A Historical Look at Marcus Garvey Park, PIP’s 25th Project
Image via the NYC Parks Department
As announced in November, the Playground Improvement Project (PIP) committee will be completing its 25th anniversary project in Marcus Garvey Park. This year, as PIP celebrates 25 years, and the NYJL celebrates 115, the committee will work to improve a park with over 175 years of history.
As we kick off 2016, PIP wanted to share 16 important moments in the history of the park:
1811: The Commissioners’ Plan for Manhattan initially included plans for this park, initially in a slightly different location between 6th and 7th Avenues and West 117th and West 121st Streets.
1835: The Common Council considered razing the hilly area to accommodate local streets; however citizens successfully petitioned to preserve the public area.
1840: The park opened to the public as Mount Morris Park.
1857: A fire watchtower was erected to keep watch over the city. It still stands today! The firetower network fell into disuse in the 1870s as the Fire Department began to install alarms on street corners.
1880s: The neighborhood around the park was one of the first to be developed in Harlem, following the introduction of elevated rail service.
1930s: A community center and playgrounds were added to the park by Parks Commissioner Robert Moses. Long Islanders may recognize that name if they’ve taken the Robert Moses Causeway to Jones Beach!
1960s: A band shell, funded by composer Richard Rodgers, was added, much to the delight of community members! In 2011, the Rodgers Family Foundation funded the renovation of the Richard Rodgers Amphitheater.
1967: The 47-foot cast-iron watchtower in the park was designated as a landmark.
1969: A recreation center opened. Today it includes a playroom, computer room and gym facilities.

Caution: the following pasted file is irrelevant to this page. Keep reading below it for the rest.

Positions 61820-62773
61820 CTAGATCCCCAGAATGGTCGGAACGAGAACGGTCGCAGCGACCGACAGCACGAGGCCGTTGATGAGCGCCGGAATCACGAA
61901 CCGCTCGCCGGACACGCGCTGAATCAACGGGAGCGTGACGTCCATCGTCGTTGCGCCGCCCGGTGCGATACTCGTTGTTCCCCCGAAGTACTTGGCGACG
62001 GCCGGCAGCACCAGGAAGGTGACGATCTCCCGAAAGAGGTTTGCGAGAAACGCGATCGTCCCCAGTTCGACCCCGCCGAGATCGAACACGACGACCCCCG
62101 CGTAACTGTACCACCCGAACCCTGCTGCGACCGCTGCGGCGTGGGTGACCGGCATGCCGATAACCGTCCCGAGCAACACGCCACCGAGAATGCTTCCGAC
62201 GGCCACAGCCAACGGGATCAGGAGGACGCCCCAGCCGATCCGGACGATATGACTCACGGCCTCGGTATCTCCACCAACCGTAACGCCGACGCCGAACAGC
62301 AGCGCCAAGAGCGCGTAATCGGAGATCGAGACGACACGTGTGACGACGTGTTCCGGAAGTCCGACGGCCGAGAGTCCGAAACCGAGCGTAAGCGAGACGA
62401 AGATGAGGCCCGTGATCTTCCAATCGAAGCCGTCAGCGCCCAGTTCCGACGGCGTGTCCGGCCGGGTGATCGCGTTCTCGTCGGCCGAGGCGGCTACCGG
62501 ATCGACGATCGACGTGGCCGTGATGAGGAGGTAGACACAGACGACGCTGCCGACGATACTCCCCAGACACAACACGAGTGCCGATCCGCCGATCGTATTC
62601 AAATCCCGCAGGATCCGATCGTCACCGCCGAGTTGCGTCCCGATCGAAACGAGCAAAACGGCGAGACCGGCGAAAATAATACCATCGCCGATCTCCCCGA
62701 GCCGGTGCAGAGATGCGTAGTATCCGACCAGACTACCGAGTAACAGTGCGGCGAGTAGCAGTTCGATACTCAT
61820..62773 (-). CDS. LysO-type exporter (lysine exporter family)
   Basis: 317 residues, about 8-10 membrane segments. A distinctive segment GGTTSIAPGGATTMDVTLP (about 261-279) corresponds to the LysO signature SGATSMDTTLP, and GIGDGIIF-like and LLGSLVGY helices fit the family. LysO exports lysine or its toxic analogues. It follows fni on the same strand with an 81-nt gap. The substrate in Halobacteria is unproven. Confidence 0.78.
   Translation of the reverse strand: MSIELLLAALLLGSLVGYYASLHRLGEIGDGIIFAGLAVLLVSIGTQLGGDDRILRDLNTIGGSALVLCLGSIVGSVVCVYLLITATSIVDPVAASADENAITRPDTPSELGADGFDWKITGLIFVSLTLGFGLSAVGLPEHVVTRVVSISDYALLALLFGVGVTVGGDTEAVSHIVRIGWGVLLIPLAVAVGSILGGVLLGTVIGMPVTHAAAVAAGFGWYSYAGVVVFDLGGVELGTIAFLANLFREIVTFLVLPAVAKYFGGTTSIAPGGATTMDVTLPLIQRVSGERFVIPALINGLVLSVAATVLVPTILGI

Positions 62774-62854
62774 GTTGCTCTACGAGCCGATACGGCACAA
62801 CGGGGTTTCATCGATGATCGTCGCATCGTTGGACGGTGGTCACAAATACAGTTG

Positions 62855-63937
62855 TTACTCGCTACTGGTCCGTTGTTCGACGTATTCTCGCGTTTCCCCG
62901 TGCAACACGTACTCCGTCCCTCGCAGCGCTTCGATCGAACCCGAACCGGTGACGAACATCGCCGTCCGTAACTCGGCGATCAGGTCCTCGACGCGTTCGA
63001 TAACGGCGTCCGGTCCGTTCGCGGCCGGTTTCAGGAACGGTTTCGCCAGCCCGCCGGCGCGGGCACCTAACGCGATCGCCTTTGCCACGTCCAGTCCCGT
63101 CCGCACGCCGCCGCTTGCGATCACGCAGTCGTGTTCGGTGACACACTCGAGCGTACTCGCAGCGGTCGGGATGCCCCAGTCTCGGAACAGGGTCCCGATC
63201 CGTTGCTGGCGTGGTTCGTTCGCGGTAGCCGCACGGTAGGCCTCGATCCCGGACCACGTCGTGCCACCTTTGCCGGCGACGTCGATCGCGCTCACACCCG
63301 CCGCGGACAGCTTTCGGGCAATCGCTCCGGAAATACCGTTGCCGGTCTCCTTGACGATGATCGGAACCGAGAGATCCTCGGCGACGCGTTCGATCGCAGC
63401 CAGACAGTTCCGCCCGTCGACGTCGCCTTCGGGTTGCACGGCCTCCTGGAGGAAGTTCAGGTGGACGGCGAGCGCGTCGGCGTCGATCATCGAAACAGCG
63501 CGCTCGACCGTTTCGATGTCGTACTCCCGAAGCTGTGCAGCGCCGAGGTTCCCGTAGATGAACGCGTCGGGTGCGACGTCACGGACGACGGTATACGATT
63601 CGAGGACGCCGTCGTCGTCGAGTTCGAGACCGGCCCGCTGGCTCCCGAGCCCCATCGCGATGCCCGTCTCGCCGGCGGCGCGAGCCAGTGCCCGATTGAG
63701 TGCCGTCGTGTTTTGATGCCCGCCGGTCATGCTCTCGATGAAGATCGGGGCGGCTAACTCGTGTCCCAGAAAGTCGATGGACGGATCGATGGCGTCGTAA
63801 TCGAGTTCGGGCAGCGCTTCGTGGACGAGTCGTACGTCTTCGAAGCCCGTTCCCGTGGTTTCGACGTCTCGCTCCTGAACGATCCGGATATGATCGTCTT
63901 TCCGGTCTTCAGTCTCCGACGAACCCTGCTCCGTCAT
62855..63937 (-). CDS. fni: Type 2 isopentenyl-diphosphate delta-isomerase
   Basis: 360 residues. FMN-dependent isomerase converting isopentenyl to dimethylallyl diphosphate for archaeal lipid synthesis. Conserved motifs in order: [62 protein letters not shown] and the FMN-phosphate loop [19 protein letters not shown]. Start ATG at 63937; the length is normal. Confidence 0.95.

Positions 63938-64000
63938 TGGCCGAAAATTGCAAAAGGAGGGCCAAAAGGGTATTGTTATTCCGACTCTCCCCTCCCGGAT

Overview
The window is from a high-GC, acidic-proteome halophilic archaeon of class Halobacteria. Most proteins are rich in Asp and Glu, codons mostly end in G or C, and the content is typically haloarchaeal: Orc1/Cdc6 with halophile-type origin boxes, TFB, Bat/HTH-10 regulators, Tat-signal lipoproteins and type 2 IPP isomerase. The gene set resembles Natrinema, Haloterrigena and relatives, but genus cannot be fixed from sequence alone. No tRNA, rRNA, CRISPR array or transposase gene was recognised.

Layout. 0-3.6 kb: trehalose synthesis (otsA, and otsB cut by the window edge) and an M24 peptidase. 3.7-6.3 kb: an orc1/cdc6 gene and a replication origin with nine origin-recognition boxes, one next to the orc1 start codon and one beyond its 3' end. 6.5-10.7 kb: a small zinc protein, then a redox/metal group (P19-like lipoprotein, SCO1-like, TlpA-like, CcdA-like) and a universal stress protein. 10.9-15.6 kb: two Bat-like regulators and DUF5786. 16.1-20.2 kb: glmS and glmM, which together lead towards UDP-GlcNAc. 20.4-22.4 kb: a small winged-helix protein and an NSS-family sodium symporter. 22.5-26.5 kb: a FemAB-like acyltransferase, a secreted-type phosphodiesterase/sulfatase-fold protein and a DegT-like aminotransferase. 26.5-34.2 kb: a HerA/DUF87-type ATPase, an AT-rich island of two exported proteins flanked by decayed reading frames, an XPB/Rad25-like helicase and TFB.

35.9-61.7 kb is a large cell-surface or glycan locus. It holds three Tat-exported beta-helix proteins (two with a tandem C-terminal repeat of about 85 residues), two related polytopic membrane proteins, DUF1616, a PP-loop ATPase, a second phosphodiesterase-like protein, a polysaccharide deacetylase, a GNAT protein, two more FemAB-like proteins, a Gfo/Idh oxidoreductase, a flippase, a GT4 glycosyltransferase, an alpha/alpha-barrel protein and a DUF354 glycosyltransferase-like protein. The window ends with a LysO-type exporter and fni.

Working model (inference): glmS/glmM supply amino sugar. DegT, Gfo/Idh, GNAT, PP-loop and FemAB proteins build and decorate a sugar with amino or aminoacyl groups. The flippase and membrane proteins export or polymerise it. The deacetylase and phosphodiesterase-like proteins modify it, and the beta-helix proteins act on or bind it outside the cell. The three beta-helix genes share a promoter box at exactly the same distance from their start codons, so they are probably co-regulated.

1971: The outdoor pool and changing facilities were completed. Today, they remain one of the most popular destinations within the park!
1973: The park was renamed for Marcus Garvey, an advocate for economic independence in the black community and the founder of the Universal Negro Improvement Association and African Communities League (UNIA-ACL).
1976: The watchtower was added to the National Register of Historic Places.
1988: The recreation center was named for Assistant Commissioner for Recreation Pelham Fritz, a popular Parks official and Harlem resident.
1998: A fundraising campaign led by Harlem Little League allowed the renovation of the baseball diamond. These improvements included the addition of an electronic scoreboard.
2002: More than 500 people gathered in the park to celebrate the Harlem Little League team reaching the Little League World Series. Though they didn’t win, they made their community proud!
2003: The PIP committee, along with NYJL and community volunteers, completed a project in this park. The committee looks forward to returning to this park after more than a decade!
Throughout the Playground Improvement Project committee’s past 25 years, committee members have worked with league volunteers, friends, family, corporate sponsors and community volunteers to improve parks throughout Manhattan. We hope that you help PIP celebrate its 25th anniversary by joining the committee during one of its nine park days this spring! In addition to your time, you can also support PIP through the “Adopt-a-Bench” program. Your tax-deductible donation will support projects within the park and a plaque with a personalized inscription will be installed on a park bench. If you are interested in adopting a bench, or making another donation, please contact the Playground Improvement Project Committee at email@example.com.